Today was day when high school students across Korea wrote the nationwide University Entrance exams. According to the newspaper, nearly 700,000 students were scheduled to write the exam. That’s more people than in most Canadian cities! 😀
The poor students are under an unbelievable amount of pressure. My co-teacher said that high school students spend 3 years preparing for this one test. It starts at 8:30 am and runs until around 6pm. Korean universities are ranked and the results of this one day of testing will decide which university the student can attend. In a tiny nation of almost 50 million people, competition for jobs must be fierce!
The Korean government and public show an astounding amount of support and understanding for these poor high school students. Most businesses and schools (mine included) didn’t open today until 10am, decreasing the amount of traffic at rush hour and allowing the students to arrive on time. Many taxi companies dedicated a large number of taxis to driving students to their test. People were forbidden from honking their horns within 200 metres of high schools all day, and police were out to enforce it. Koreans love to honk; this must have been an interesting law to pass!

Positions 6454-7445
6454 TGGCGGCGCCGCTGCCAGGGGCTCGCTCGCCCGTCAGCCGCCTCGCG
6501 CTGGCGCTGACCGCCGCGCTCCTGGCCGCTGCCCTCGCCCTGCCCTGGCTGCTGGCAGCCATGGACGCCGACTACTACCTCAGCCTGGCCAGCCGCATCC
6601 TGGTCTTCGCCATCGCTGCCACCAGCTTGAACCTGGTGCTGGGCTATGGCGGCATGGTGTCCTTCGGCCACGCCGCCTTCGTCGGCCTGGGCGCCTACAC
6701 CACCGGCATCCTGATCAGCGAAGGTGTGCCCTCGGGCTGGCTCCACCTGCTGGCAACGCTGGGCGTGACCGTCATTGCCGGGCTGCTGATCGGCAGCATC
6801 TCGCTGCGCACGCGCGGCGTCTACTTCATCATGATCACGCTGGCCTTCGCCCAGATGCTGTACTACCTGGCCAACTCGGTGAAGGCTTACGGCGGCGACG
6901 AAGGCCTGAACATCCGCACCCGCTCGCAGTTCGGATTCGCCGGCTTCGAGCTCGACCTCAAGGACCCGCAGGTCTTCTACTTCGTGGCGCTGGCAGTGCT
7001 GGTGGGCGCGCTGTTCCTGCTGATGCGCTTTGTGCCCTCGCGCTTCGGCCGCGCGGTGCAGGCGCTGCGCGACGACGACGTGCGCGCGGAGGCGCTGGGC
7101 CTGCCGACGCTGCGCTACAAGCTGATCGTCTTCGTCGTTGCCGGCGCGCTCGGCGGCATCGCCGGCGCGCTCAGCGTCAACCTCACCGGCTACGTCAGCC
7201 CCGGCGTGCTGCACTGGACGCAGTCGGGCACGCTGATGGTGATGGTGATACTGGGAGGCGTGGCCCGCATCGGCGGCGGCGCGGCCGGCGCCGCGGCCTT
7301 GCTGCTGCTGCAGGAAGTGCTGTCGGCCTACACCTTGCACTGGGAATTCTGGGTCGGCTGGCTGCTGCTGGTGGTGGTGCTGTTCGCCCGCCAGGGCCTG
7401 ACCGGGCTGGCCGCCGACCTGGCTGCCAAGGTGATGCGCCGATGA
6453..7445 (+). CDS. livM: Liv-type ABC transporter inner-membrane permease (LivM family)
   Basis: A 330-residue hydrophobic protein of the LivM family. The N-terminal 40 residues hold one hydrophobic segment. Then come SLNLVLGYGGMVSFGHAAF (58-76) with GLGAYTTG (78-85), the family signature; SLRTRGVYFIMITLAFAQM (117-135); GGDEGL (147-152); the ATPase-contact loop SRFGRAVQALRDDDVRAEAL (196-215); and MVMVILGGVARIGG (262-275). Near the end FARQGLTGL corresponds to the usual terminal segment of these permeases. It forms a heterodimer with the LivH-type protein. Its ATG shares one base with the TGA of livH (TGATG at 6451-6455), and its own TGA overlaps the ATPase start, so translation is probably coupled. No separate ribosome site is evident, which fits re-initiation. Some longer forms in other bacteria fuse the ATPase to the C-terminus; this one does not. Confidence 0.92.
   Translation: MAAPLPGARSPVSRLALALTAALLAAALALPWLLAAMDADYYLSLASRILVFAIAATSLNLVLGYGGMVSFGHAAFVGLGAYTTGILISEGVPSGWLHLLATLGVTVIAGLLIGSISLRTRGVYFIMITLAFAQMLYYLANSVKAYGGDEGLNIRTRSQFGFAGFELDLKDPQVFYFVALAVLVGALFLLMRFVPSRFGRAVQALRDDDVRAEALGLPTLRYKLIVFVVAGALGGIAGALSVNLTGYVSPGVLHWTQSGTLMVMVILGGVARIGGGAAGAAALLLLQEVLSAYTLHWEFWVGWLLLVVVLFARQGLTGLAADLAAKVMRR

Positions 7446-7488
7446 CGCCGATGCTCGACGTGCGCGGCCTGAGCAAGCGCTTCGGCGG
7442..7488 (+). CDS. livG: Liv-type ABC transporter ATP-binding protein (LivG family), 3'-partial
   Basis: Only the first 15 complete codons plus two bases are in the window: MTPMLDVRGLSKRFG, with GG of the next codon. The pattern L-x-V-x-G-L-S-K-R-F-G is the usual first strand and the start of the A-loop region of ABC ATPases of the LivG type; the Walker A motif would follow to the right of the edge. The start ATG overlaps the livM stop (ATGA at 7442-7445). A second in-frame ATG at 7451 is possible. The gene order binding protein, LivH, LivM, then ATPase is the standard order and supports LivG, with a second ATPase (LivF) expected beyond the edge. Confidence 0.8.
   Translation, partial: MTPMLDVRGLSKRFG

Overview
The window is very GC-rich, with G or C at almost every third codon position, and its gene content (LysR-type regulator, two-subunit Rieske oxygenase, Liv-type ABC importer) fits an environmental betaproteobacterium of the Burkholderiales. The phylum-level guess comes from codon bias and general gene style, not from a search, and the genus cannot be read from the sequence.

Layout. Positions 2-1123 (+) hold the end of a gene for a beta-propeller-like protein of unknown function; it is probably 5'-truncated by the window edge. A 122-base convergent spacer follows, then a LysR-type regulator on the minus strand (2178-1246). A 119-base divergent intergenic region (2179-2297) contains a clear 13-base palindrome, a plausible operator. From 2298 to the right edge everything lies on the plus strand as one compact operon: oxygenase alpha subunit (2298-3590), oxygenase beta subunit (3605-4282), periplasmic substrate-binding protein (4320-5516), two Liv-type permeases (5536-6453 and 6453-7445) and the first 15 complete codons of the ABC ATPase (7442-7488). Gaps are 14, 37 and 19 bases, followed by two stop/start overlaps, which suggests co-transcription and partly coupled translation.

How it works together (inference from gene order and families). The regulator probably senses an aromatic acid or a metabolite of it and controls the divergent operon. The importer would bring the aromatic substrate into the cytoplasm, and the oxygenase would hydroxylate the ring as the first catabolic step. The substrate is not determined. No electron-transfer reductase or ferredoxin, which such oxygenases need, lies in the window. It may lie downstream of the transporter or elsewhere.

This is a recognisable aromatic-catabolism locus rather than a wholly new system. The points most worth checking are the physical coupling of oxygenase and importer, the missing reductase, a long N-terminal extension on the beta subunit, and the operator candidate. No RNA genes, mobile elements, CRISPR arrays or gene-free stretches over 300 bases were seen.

The listening section of the exam was from 8:30 to 9:00am. I was eating my breakfast and checking my email when suddenly I felt like I was on the set of a zombie movie. The sounds in my neighbourhood went from the normal hustle and bustle of morning to eerie quiet. No cars, no people, no ambulances (I live near a hospital); I don’t even the birds had the nerve to chirp! Then at 9 am, it was as if a button was pressed: everything returned to normal.
This article in the newspaper amazed me. I just can’t imagine this happening in Canada!
“The national college entrance exam in Korea is coming up this Thursday, on November 10th.
And to help students pay undivided attention during the listening portion of the test, all aircrafts, both civilian and military, will be prohibited from landing or taking off, from 8:35 to 8:58 a.m. and from 1:05 to 1:35 p.m., for a total of 53 minutes.
Planes in flight will have to maintain an altitude of over three kilometers during the designated times, and wait for confirmation from a control tower BEFORE descending.
The requirement, will apply to all planes flying over some 12-hundred test sites nationwide.
This means, flight schedules can change as well, so passengers are strongly recommended to confirm their flights with their airlines in advance.”